How Facebook’s Open Graph could take f-commerce to a whole new level

So did you get up at the crack of dawn to get your free Wimpy breakfast last week? I didn’t, but driving into work I did hear it being discussed at large on various radio stations and they too shared my sentiment of not fully understanding the fascination and dedication of people to get up so early, use their petrol and rush to stand in a queue for breakfast that would have cost them less than R20.

The human race fascinates me. But at the same breath, after reading some of the top predicted social media trends for 2012 I have to admit that the level of technological advances in the last decade does indicate some degree of intelligence.

There are a number of interesting, and extremely relevant trends that I am sure we can expect to explode this year. One that really stuck out for me is the development of social commerce.

According to Dreamgrow:

Social commerce will become popular on mobile devices. The partnership between eBay and Facebook will lead us into a new era in eCommerce where you can directly purchase from your Facebook account.

With the introduction of Facebook’s mobile platform social commerce will become popular on mobile devices. Facebook’s Open Graph language will also let you directly purchase with Facebook credits based on recommendations by your friends.

It will be interesting when Facebook links up with the likes of eBay and watch this space!

In years gone by it would have been deemed ludicrous to buy anything through Facebook. Well those days are long gone.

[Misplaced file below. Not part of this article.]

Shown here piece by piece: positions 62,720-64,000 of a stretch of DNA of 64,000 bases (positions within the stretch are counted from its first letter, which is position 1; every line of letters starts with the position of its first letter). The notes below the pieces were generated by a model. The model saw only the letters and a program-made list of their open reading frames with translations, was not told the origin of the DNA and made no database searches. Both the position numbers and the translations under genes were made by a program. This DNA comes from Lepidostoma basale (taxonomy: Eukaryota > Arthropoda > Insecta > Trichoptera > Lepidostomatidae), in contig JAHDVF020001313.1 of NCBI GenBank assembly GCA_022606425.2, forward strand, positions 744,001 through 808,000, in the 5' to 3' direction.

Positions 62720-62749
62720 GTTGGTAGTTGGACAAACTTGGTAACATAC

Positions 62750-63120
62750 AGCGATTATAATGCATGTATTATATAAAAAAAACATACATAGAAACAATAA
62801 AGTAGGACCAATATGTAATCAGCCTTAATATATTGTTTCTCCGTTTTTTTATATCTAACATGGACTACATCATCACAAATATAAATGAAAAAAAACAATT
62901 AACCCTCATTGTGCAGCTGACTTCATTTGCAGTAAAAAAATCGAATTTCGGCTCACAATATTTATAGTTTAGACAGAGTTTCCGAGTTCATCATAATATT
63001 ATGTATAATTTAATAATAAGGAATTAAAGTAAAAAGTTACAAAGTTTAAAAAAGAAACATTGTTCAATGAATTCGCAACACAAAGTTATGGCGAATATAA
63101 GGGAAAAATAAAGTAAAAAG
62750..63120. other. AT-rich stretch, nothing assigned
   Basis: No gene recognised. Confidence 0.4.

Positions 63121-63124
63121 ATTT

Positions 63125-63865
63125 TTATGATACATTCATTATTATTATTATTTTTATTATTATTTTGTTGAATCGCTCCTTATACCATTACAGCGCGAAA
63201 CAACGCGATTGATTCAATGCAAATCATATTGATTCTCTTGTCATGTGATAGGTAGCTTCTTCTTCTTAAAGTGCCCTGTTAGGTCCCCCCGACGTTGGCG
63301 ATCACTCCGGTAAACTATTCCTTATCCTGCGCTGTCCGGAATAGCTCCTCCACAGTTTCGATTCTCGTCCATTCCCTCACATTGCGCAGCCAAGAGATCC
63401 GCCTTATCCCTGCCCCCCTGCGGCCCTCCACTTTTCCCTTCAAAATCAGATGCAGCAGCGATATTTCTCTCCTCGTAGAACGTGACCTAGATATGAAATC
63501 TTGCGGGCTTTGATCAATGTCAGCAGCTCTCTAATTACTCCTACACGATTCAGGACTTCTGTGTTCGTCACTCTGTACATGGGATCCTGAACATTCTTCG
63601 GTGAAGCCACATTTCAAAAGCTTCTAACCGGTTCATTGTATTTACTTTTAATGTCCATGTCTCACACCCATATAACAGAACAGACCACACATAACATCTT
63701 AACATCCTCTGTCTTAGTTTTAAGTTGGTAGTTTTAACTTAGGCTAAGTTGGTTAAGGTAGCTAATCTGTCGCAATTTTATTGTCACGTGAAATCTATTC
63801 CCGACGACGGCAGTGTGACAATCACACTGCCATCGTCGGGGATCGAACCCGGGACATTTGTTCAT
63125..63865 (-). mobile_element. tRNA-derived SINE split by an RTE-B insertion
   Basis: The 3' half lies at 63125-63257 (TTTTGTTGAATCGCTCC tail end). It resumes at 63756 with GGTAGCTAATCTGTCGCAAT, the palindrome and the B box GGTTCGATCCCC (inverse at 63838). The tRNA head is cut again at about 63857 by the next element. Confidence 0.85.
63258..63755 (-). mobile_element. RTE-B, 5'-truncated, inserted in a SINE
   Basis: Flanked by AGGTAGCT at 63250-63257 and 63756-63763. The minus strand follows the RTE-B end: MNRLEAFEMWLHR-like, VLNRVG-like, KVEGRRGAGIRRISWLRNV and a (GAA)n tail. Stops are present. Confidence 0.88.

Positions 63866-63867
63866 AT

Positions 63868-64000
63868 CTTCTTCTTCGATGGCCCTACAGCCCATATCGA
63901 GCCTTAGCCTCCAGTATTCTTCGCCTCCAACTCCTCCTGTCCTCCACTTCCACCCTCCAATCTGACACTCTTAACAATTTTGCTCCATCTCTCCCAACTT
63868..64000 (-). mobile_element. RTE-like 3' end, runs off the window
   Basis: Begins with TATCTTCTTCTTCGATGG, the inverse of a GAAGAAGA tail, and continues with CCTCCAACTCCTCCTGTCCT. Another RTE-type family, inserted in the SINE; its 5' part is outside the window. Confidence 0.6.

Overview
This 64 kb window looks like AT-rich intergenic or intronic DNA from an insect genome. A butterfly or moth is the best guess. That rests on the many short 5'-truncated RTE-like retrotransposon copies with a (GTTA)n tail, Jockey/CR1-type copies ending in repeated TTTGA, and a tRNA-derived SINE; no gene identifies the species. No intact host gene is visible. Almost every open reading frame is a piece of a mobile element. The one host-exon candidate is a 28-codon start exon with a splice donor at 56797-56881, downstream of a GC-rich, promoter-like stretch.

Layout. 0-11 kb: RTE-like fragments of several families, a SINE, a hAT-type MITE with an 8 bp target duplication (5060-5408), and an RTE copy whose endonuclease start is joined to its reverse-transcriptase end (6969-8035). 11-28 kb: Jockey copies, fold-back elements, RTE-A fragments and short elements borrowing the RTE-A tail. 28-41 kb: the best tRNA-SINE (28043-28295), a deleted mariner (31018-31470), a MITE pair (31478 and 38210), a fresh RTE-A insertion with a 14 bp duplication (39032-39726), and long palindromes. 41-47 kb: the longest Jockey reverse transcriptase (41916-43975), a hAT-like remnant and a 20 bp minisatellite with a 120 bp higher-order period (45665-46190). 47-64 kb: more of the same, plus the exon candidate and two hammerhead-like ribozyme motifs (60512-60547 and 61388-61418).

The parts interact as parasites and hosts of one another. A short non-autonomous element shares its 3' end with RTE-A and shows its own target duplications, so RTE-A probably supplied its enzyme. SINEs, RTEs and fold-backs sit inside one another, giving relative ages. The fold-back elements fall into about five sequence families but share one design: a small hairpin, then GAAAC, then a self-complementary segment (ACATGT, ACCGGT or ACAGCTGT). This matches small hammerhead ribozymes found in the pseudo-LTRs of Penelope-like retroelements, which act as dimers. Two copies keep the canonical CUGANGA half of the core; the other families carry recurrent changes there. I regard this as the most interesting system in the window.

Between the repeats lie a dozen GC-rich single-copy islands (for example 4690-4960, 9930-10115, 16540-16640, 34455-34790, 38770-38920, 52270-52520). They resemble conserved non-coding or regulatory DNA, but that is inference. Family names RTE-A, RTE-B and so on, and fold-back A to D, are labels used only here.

Integrating Facebook’s new Open Graph functionality into its commerce platforms will allow it to build new social shopping experiences for consumers, and retailers, like never before.

Essentially “Open Graph Functionality” in conjunction with “Facebook timeline” is the latest social app that allows users to show things they like to do on their timelines.

The spinoff of this is that brands, retailers and other merchants will be able to offer their customers ways to connect with friends through shopping.

“Technology is changing the way consumers shop, and eBay Inc.’s integration with Facebook will make shopping social for consumers and retailers worldwide,” said Matthew Mengerink, Vice President and General Manager of X.commerce.

Katie Mitic, Director of Platform and Mobile Marketing at Facebook went on to say “Integrating Facebook Open Graph technology across eBay’s global commerce platforms represents a powerful way to bring people together across an inherently social activity — shopping.”

For me this is the beauty of f-commerce — the reality that people are now able to share and discuss purchases, online, in real-time, when and with whoever they want. It’s already evident that consumers like to get others’ perspectives and opinions before making a purchase and social commerce provides the perfect platform to get instant feedback from peers and friends alike.

In earlier years this would have only really applied to major big-ticket purchase items. Consumers can now go as far as to discuss, down to the colour, any specific item they wish to purchase online with close (or even not so close) friends to get their opinion before they buy.

What will be even more interesting is if retailers develop a program to let consumers “try out” items in the digital space and to be able to ask others questions about what they think before deciding to purchase.

Why is it that in most instances people go in pairs or groups to the mall when they go shopping? Because people like to get others’ opinions. We often don’t trust our own gut and need reassurance from someone else that we are making the right decision.

F-commerce seems to be the next step in the evolution of taking your friends shopping with you.

Nikki Cockcroft Head of Online for Woolworths, a leading South African retailer that is itself embracing f-commerce, reckons that the serice could offer people “a convenient, hassle-free and of course, pleasant shopping experience — no matter where they are — at work, at home or stuck in traffic.”

Now that’s the kind of service I could get used to.



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